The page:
Sanders stepping down as White House press secretary

ON THE WAY OUT: Outgoing White House press secretary Sarah Huckabee Sanders hugs President Donald Trump during a second chance hiring and criminal justice reform event in the East Room of the White House in Washington, D.C., on June 13. Oliver Contreras/SIPA USA/Tribune News Service

WASHINGTON – White House press secretary Sarah Huckabee Sanders, one of the most visible faces of the Trump administration, plans to leave her job at the end of the month, Trump announced Thursday in a Twitter message in which he also urged her to run for governor of Arkansas.

Sanders, 36, has been with Trump since the campaign, which she joined after managing the unsuccessful run for the nomination by her father, former Arkansas Gov. Mike Huckabee. She was initially hired as principal deputy press secretary in the White House and elevated to the top job in July 2017, after her predecessor, Sean Spicer, left.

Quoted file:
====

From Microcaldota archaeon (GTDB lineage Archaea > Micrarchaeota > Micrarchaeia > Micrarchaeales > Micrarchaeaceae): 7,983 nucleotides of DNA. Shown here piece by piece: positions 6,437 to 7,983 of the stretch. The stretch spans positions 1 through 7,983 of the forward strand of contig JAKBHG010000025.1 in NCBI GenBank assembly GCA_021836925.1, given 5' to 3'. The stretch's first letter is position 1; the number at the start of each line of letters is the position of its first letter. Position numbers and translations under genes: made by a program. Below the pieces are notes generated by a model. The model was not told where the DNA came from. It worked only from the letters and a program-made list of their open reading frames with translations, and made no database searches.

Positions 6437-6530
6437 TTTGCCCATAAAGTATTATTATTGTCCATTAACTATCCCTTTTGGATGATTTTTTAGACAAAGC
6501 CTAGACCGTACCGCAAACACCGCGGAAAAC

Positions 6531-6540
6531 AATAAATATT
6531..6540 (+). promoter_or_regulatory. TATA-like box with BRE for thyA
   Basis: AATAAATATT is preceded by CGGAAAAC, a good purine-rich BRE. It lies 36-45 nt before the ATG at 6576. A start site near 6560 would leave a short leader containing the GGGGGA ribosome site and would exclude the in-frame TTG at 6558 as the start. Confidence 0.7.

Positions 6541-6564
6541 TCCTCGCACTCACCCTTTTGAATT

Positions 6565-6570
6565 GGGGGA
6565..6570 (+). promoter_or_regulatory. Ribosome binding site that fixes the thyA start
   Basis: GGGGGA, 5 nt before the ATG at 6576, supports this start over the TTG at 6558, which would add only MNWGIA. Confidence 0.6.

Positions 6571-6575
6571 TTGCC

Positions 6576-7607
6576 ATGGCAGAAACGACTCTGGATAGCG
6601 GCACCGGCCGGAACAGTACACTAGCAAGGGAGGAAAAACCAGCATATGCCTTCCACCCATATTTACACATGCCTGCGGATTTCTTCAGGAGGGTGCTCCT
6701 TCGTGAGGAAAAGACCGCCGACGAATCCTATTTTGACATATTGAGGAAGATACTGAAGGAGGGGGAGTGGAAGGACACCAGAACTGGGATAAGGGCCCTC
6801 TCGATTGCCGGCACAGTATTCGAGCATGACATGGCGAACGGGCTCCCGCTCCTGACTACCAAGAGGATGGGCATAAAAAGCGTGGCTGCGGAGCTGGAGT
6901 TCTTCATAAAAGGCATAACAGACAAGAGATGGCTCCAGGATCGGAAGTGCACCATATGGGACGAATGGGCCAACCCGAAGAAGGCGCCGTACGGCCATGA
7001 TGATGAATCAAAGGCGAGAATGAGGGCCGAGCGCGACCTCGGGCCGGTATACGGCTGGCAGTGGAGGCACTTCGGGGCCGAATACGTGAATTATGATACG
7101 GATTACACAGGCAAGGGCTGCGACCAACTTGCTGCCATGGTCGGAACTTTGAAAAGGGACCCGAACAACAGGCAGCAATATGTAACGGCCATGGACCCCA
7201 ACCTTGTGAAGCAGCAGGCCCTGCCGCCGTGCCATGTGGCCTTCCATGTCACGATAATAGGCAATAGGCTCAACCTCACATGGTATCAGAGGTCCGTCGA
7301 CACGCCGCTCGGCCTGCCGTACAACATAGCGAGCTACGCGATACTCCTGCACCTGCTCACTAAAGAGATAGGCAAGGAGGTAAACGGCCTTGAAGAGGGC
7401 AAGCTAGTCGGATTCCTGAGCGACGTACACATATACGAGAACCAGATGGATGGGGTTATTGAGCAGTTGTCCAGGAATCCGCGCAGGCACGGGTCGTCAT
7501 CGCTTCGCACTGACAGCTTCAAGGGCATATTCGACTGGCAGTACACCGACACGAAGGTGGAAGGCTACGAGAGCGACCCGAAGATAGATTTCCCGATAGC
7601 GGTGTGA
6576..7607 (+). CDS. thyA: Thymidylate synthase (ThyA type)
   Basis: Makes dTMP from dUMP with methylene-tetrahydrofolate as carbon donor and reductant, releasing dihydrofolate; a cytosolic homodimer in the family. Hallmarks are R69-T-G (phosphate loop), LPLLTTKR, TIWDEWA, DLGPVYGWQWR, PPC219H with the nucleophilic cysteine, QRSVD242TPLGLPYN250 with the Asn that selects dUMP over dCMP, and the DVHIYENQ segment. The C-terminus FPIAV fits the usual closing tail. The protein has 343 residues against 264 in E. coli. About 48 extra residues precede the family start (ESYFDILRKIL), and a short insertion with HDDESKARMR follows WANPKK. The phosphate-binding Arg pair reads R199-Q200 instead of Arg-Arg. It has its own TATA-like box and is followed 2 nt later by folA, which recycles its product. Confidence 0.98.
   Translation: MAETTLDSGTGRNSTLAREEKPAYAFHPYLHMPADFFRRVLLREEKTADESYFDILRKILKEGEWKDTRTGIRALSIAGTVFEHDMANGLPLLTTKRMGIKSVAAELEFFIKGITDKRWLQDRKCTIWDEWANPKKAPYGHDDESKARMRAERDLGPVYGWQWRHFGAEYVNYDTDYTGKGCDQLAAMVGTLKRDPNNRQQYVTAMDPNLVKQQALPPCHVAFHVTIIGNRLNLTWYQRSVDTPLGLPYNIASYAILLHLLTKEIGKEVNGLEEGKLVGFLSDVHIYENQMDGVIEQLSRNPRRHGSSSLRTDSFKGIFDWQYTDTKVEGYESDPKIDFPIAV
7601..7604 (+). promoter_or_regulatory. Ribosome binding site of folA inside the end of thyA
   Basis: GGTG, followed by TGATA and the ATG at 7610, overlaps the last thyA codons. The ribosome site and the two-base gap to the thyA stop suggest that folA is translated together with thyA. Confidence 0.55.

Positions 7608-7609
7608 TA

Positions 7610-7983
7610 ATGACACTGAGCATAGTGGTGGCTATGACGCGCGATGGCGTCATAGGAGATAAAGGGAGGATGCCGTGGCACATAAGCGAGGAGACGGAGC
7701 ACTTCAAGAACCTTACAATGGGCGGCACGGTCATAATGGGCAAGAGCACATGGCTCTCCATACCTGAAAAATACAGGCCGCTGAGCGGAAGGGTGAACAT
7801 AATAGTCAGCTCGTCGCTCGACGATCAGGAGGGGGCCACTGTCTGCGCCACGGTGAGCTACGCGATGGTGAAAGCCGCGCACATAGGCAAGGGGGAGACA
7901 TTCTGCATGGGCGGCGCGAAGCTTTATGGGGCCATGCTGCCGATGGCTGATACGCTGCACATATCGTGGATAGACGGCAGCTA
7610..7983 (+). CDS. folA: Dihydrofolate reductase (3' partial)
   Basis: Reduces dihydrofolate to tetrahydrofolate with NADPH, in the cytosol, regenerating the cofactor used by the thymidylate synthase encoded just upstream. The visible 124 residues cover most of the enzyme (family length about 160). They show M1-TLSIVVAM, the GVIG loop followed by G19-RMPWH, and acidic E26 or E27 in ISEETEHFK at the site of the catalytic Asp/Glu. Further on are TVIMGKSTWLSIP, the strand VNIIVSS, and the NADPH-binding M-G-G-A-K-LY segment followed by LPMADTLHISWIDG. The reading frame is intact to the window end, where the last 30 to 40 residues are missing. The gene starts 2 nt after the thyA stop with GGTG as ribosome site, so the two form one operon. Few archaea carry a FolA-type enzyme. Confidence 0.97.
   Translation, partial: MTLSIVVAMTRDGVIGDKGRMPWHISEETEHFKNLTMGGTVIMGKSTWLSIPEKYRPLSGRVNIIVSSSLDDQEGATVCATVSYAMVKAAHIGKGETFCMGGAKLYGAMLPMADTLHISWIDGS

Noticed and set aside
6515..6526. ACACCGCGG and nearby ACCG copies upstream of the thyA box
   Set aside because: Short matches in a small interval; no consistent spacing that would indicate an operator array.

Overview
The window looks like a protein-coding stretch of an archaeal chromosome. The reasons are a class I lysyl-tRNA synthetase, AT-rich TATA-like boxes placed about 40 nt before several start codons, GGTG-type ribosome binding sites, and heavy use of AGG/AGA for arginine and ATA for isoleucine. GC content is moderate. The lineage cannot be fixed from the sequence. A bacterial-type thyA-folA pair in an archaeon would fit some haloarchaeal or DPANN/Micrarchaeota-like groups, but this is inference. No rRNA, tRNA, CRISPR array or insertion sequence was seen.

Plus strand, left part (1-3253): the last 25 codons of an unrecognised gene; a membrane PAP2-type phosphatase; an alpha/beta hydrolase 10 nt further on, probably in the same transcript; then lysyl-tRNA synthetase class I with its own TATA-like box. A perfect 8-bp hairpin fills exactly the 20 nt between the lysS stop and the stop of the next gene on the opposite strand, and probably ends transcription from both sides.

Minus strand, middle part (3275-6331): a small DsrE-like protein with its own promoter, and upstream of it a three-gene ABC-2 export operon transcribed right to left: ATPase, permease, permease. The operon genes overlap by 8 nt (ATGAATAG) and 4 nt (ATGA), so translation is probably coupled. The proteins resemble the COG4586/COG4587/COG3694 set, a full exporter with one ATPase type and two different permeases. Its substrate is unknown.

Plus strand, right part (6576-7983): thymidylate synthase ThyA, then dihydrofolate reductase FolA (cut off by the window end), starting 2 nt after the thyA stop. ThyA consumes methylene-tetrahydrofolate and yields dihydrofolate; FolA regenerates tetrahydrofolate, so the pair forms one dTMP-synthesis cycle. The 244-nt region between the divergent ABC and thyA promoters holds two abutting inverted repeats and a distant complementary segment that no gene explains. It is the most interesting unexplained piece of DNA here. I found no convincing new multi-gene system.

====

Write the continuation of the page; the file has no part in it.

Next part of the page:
Sanders came under frequent attack for defending Trump's repeated falsehoods and for misleading the press.

Her credibility took a serious blow after she admitted to special counsel Robert Mueller's office that her public assertions that many FBI workers had expressed support for Trump's firing of former FBI Director James Comey were fabricated.

When Mueller's report on his investigation became public, she called her remarks a "slip of the tongue."

She has not held a formal press briefing in 94 days, a modern record. Her job has also been made difficult by Trump's propensity for making his own announcements, including her departure.

"After 3-1/2 years, our wonderful Sarah Huckabee Sanders will be leaving the White House at the end of the month and going home to the Great State of Arkansas," Trump tweeted Thursday. "She is a very special person with extraordinary talents, who has done an incredible job! I hope she decides to run for Governor of Arkansas – she would be fantastic. Sarah, thank you for a job well done!"

Trump did not name a successor for Sanders, underscoring the sense of turmoil in the press office that has been beset by turnover.

The administration also has no official communications director. Bill Shine, the sixth person to hold that title, resigned in March. Anthony Scaramucci famously led the communications staff for 11 days in 2017.

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